Knowing how to get along with your boss can help you be happier and more successful in your job. Managers have a big role to play in an employee’s career. A study shows 66% of employees believe their bosses have a huge impact on their career. Successful supervisors ensure employee relations are well managed to ensure success at work. On the other hand, not every employee gets along with the boss. In fact, it is well known many people quit jobs because of bad or difficult bosses. A Gallup study showed only 21% of employees feel they are motivated by their managers. While there are many employment opportunities for direct hires or temporary help, quitting does not always have to be the solution to the problem.
When everything else about the company or your job is right, it may make sense to find ways to get along with your boss – whether he or she is difficult or just approaches things in a way that’s not ideal. Taking the initiative to improve a situation that is not working can often turn things around. Following these expert tips may help you understand how to get along with your boss.
Be great at what you do:
The first step is to review your own strengths and your performance in an unbiased way. Nothing succeeds like success and even the most critical boss will find it difficult to argue constantly with success at work! Polish your skills and seek feedback from colleagues that you trust.
Maintain a positive attitude:
A positive attitude not only helps improve your personal wellbeing and reduces your stress in the workplace, it affects those around you. This can have a beneficial effect on how others view you and contribute to workplace productivity. A positive, can-do approach will reflect well on you and enhance your ability to get along with your coworkers and your boss.
Document your achievements:
Often employees and managers have a different view of how well performance standards are met. Documenting wherever possible the work-related achievements and initiatives will go a long way in avoiding unnecessary disagreements or fault finding. Anything that is measurable needs to be diligently documented. This can also convey the message to your boss that you are serious about your work and have the facts and figures to prove it.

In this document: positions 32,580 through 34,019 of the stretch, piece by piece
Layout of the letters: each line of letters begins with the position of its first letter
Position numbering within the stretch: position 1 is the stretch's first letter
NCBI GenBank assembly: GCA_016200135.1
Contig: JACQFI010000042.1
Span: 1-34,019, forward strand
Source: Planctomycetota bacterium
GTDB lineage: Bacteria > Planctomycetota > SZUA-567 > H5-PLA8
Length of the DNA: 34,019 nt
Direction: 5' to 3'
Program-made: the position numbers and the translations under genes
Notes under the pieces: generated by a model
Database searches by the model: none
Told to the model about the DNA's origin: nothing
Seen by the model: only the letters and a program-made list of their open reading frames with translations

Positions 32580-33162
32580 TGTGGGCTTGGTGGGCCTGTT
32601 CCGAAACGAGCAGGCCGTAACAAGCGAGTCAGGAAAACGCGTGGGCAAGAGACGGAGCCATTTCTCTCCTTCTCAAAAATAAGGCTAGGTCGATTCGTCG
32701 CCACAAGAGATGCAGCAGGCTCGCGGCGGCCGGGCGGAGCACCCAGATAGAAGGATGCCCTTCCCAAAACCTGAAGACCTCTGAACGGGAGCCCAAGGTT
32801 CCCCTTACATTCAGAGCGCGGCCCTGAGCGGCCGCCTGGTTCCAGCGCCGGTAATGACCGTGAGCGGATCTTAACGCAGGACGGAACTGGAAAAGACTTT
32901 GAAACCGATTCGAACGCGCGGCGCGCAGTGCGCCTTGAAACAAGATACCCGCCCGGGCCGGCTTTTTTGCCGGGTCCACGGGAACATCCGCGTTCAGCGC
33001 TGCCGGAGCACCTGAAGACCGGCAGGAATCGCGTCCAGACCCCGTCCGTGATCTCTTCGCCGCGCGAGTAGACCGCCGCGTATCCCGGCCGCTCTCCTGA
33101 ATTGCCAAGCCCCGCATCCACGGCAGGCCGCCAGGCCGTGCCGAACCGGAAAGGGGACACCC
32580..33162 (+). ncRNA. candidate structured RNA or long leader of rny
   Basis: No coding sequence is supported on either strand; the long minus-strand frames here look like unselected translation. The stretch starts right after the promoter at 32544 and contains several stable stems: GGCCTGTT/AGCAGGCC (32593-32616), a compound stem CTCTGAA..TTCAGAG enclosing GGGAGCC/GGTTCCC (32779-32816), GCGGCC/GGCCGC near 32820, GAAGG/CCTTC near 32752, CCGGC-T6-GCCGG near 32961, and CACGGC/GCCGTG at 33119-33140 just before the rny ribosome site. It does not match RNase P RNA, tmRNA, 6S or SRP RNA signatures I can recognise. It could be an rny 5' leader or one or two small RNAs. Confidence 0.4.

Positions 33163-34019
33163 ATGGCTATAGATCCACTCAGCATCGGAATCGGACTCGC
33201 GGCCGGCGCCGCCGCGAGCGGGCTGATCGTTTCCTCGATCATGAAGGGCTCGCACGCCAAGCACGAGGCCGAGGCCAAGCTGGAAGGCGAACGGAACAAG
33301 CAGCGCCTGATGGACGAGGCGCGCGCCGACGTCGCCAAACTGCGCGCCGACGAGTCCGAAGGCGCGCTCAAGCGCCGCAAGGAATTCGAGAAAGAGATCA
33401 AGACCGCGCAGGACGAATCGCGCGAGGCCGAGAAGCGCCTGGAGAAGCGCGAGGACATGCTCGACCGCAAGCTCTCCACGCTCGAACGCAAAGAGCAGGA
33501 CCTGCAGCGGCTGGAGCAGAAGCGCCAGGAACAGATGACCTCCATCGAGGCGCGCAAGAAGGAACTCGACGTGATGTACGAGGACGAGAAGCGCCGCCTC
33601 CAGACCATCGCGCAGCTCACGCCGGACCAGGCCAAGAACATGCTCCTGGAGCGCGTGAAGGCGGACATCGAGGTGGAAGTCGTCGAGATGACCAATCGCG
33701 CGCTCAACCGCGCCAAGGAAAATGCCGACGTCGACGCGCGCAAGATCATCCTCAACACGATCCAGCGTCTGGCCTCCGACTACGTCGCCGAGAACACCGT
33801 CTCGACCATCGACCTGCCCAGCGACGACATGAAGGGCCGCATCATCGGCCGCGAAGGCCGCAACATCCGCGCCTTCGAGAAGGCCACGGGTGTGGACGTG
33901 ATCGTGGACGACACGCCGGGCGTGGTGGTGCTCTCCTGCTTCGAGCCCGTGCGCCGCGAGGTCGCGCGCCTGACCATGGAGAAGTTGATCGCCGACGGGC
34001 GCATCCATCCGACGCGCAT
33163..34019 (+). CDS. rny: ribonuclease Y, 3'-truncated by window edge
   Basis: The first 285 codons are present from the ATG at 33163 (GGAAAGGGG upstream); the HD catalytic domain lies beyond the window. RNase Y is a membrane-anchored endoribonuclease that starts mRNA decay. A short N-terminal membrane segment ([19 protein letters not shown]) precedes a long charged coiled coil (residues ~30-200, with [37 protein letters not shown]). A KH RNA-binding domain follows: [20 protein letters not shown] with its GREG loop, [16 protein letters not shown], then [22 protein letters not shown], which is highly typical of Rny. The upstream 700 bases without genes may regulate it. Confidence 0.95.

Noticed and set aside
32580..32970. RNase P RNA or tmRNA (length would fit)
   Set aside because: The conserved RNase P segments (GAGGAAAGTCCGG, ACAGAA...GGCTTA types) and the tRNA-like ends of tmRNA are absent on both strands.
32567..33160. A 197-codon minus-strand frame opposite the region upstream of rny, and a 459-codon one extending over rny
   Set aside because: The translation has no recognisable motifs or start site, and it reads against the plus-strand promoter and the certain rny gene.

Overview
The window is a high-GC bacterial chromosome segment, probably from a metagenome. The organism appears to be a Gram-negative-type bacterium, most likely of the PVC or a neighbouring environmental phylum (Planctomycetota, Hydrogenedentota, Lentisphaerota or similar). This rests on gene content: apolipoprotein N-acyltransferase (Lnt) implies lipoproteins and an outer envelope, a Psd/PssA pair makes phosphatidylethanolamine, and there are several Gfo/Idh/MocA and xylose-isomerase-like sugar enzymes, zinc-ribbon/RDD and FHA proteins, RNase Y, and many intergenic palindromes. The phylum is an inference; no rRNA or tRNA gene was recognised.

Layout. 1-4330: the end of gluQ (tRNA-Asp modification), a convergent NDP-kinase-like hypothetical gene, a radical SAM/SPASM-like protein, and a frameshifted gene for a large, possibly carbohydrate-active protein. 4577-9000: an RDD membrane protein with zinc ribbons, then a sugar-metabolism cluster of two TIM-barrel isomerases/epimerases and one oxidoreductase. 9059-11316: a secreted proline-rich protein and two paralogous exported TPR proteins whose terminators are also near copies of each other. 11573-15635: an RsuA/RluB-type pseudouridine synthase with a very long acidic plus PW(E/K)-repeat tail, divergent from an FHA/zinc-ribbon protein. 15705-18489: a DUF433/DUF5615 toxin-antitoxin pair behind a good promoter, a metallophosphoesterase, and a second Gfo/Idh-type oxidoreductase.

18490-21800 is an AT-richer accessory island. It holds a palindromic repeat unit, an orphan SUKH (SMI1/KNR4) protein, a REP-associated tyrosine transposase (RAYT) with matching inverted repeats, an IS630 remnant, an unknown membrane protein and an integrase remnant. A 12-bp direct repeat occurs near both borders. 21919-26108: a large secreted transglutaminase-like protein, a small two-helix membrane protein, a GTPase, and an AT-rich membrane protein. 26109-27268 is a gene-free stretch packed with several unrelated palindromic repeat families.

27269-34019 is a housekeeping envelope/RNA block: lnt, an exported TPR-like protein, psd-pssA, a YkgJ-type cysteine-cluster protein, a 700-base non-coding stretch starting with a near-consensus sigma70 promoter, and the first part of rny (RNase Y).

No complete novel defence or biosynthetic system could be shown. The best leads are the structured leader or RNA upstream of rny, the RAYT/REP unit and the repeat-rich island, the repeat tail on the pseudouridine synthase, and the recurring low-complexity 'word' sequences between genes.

Have a discussion:
Good communication is always important. If you sense things aren’t going well with your supervisor, take the initiative to ask for feedback. Let your boss know that you want to do the best job you can. This can provide an opportunity to better understand where your boss is coming from and to communicate what would help you excel. Prepare ahead for this discussion and anticipate the issues that your boss might bring up. Sometimes even the best of bosses fail to recognize how their actions or words are impacting the employee’s morale or performance. In such instances, simply bringing their attention to the fact that you need more encouragement or support in certain areas will help. Try not to get defensive or argumentative. Make the conversation about your strengths or concerns and not the boss’s failings.
Talk their language:
Christen Bavero, coach at ThinkHuman, an executive coaching company, says matching the communication style of the manager is critical. To understand how to communicate better with the manager, it is first important to study the way he or she talks. If the boss is all about details, make sure you have the necessary details. Some bosses skip the details and prefer to get to the point. If so, make sure you have quick summaries ready.
Knowing how to get along with your boss will help you succeed!
Remembering that your boss is also human may help when you are dealing with a difficult boss. And it could also be possible that the one being difficult is you! Being patient and avoiding unproductive confrontations can work wonders in the long run.